Definitions from Black's Law Dictionary: 2nd Edition and Ballentine's Law Dictionary as are available for each term in each dictionary.
  • Ballentine's Law Dictionary

    An agreement between two or more to do or not to do a particular thing. See 11 Pet. (U. S.) 420, 9 L. Ed. 773.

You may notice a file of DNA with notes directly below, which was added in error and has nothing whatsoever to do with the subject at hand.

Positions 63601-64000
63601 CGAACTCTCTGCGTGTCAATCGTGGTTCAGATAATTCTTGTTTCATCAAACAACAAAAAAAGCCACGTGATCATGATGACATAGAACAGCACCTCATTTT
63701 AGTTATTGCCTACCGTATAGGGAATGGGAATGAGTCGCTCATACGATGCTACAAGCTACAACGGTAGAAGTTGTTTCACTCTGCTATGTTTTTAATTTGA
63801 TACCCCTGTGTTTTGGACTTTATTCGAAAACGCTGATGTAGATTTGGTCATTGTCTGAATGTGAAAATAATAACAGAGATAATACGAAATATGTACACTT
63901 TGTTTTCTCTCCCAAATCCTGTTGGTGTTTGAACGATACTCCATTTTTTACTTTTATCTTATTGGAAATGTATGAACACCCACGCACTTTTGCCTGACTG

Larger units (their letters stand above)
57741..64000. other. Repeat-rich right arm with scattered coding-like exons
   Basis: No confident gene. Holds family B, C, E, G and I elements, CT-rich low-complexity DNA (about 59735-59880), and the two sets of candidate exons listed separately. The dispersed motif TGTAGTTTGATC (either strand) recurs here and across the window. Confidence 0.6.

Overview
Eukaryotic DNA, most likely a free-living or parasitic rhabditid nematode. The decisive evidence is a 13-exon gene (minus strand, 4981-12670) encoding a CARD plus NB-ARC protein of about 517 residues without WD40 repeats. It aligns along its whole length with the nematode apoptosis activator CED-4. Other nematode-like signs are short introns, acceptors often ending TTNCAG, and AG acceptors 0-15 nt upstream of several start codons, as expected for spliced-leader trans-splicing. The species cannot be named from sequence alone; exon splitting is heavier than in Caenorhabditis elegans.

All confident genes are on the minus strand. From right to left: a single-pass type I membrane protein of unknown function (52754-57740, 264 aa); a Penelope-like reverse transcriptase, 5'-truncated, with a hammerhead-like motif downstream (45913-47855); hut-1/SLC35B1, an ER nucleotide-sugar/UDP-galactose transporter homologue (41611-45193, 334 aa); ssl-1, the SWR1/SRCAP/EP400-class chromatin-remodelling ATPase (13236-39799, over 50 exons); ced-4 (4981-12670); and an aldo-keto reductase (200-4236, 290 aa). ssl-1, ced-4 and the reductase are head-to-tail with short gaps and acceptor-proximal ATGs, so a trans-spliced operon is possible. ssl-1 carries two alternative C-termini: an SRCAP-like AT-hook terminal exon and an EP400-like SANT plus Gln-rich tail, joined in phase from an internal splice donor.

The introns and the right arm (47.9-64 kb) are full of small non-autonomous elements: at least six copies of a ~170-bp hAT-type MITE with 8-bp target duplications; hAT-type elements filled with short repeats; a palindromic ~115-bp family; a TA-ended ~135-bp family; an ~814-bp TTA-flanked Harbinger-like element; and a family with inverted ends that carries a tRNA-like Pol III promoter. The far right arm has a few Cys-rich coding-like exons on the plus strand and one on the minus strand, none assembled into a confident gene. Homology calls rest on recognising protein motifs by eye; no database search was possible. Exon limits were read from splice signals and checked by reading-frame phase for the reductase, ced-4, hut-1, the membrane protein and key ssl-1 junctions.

• Black's Law Dictionary: 2nd Edition